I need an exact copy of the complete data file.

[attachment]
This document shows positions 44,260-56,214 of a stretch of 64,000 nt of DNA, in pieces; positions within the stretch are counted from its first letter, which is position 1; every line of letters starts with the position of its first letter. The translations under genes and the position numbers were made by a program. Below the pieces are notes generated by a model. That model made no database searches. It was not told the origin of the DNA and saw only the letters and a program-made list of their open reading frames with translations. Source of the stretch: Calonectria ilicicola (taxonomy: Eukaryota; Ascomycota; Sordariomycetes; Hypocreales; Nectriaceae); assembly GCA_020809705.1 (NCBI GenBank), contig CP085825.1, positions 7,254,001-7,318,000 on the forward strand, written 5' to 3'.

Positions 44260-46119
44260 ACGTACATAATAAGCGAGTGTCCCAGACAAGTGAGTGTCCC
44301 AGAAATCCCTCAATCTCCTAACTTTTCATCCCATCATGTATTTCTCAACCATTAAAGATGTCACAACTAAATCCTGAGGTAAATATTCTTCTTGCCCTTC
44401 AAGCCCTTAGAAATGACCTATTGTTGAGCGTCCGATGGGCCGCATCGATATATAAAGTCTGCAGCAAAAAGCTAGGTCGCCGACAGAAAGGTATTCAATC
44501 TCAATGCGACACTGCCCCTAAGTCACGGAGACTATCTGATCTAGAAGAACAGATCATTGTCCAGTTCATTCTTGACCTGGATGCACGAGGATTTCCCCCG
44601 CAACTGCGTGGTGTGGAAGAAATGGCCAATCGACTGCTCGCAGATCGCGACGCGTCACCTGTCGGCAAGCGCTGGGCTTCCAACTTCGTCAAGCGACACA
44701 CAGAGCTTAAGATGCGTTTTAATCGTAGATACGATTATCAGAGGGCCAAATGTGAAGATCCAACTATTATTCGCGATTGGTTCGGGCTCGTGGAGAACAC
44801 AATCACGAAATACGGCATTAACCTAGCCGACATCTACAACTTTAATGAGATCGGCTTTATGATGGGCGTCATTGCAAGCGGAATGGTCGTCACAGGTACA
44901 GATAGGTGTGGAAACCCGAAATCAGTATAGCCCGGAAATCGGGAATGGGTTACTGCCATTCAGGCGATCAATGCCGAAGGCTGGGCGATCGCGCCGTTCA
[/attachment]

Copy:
This document shows positions 44,260-56,214 of a stretch of 64,000 nt of DNA, in pieces; positions within the stretch are counted from its first letter, which is position 1; every line of letters starts with the position of its first letter. The translations under genes and the position numbers were made by a program. Below the pieces are notes generated by a model. That model made no database searches. It was not told the origin of the DNA and saw only the letters and a program-made list of their open reading frames with translations. Source of the stretch: Calonectria ilicicola (taxonomy: Eukaryota; Ascomycota; Sordariomycetes; Hypocreales; Nectriaceae); assembly GCA_020809705.1 (NCBI GenBank), contig CP085825.1, positions 7,254,001-7,318,000 on the forward strand, written 5' to 3'.

Positions 44260-46119
44260 ACGTACATAATAAGCGAGTGTCCCAGACAAGTGAGTGTCCC
44301 AGAAATCCCTCAATCTCCTAACTTTTCATCCCATCATGTATTTCTCAACCATTAAAGATGTCACAACTAAATCCTGAGGTAAATATTCTTCTTGCCCTTC
44401 AAGCCCTTAGAAATGACCTATTGTTGAGCGTCCGATGGGCCGCATCGATATATAAAGTCTGCAGCAAAAAGCTAGGTCGCCGACAGAAAGGTATTCAATC
44501 TCAATGCGACACTGCCCCTAAGTCACGGAGACTATCTGATCTAGAAGAACAGATCATTGTCCAGTTCATTCTTGACCTGGATGCACGAGGATTTCCCCCG
44601 CAACTGCGTGGTGTGGAAGAAATGGCCAATCGACTGCTCGCAGATCGCGACGCGTCACCTGTCGGCAAGCGCTGGGCTTCCAACTTCGTCAAGCGACACA
44701 CAGAGCTTAAGATGCGTTTTAATCGTAGATACGATTATCAGAGGGCCAAATGTGAAGATCCAACTATTATTCGCGATTGGTTCGGGCTCGTGGAGAACAC
44801 AATCACGAAATACGGCATTAACCTAGCCGACATCTACAACTTTAATGAGATCGGCTTTATGATGGGCGTCATTGCAAGCGGAATGGTCGTCACAGGTACA
44901 GATAGGTGTGGAAACCCGAAATCAGTATAGCCCGGAAATCGGGAATGGGTTACTGCCATTCAGGCGATCAATGCCGAAGGCTGGGCGATCGCGCCGTTCA